Unimin, students, partner to improve Minnesota waterfowl habitat

Unimin Corporation is no stranger to wood duck habitat conservation in Minnesota.

With more than 2,000 acres along the Minnesota River Valley at Unimin's Ottawa, Minnesota, facility, land management for wildlife has been part of ongoing mining, reclamation, restoration and conservation activities on the property since the 1980s.

A wood duck management project was established by engaged employees at the site to help increase the waterfowl population in the area. The project included the construction and placement of hundreds of artificial nesting structures for woodies over the years.

To make these efforts even more valuable, Unimin has involved school groups in this and other habitat projects at the site as part of a Wildlife Habitat Council initiative to provide fun, hands-on learning opportunities for youth.

Recently, 25 students from the Minnesota New Country School in Henderson, Minnesota, honed their skills in woodworking and construction by building 25 artificial nesting structures for woodies. They researched and collected data about waterfowl habitat and gained hands-on conservation experience.

In May 2013, students ventured out to the wetland habitats on Unimin's site to install these structures. Students then used hand-held GPS equipment to determine the location of new and existing boxes, and also assessed the condition of the boxes and utilization by hens. Since then, students have revisited the site each spring for the past three years to annually document the condition and usage of the boxes. This information is then used to inform success, relocate boxes not being used and determine habitat improvements to foster increased nesting.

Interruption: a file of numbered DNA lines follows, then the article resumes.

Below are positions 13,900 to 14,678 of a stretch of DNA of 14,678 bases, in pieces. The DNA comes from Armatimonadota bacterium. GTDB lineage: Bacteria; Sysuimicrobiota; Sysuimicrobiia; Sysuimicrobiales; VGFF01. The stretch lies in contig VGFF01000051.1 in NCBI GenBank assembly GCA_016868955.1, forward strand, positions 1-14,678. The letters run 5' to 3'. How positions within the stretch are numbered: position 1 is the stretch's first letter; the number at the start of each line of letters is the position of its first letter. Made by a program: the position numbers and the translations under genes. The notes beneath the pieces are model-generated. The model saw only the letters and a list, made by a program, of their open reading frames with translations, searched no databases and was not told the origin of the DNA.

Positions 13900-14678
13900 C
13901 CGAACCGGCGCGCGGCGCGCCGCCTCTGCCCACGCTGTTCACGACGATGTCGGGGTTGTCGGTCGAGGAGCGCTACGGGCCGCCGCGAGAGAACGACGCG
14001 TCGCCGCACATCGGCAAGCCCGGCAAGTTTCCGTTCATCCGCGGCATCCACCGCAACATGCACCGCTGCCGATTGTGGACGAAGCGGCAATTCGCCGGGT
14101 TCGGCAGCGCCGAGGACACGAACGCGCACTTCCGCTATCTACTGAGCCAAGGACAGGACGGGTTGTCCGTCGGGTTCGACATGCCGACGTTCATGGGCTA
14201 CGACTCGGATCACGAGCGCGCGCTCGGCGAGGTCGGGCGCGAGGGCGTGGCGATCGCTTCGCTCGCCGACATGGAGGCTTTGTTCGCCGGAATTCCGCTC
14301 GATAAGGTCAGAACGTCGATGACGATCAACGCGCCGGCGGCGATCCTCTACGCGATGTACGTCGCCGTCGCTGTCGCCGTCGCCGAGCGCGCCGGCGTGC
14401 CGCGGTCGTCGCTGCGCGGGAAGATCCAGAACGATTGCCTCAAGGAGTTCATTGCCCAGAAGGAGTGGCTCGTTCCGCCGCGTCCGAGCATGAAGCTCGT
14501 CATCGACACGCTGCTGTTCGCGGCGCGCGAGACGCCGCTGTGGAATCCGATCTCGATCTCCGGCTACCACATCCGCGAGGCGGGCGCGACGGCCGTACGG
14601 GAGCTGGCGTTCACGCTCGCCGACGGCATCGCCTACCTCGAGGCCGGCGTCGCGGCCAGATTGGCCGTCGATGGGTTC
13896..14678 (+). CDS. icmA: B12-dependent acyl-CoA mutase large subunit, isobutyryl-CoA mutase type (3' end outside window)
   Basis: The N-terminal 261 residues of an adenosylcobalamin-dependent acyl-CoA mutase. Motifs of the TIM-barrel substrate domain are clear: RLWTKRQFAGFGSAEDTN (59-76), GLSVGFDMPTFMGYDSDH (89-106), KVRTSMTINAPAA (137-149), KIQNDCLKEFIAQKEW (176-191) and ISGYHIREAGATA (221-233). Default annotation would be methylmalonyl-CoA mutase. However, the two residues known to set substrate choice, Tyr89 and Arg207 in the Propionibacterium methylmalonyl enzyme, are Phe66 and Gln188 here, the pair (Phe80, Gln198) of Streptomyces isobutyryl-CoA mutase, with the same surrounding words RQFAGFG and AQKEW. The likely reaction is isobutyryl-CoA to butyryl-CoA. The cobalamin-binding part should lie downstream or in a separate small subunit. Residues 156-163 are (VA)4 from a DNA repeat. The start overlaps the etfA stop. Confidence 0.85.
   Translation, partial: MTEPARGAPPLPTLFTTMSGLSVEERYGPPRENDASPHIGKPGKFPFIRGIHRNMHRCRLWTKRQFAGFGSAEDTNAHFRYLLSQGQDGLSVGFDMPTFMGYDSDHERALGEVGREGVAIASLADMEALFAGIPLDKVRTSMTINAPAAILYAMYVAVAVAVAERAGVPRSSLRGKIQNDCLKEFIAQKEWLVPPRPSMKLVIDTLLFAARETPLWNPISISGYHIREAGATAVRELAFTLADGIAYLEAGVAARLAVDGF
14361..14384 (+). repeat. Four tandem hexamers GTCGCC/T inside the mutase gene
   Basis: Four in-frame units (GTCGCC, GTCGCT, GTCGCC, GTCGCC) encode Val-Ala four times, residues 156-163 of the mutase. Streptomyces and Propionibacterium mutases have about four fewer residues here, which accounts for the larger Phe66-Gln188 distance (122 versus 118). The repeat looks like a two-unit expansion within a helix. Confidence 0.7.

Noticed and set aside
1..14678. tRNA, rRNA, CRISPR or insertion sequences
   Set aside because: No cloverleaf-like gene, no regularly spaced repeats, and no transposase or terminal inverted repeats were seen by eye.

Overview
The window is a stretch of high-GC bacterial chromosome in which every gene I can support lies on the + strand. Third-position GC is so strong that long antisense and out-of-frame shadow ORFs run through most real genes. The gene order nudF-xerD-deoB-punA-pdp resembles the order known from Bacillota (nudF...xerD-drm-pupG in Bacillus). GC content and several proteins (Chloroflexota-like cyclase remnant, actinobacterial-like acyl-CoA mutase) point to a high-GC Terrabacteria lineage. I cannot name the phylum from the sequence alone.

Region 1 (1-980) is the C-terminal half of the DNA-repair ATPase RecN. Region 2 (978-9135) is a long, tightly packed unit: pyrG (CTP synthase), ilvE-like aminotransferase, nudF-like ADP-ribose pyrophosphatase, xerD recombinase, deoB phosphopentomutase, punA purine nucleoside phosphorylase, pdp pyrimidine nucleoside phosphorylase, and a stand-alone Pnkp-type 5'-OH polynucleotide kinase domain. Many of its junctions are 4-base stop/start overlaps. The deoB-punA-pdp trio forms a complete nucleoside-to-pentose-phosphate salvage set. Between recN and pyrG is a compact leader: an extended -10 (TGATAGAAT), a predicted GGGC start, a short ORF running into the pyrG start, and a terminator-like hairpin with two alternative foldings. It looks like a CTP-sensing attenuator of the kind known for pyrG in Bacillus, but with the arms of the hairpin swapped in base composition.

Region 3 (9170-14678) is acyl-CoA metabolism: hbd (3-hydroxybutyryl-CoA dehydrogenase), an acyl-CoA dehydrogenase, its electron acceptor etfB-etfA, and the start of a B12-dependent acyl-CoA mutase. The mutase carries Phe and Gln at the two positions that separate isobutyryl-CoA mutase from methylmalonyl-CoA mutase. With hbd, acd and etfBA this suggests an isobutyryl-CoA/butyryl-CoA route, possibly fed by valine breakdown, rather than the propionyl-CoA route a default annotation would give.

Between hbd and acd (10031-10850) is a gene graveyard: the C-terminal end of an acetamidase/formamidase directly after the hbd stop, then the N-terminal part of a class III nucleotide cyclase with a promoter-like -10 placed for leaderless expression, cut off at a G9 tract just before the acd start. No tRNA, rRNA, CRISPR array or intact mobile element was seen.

Corporations are vital supporters of Ducks Unlimited's mission and play an important role in protecting wetland habitats through operations and conservation practices. Unimin is one of North America's leading producers of non-metallic industrial minerals. Unimin is a leading corporate citizen, not only through strong conservation initiatives, but by fostering the next generation of conservationists.

For more information on Unimin and its approach to conservation, visit: www.uniminsustainability.com.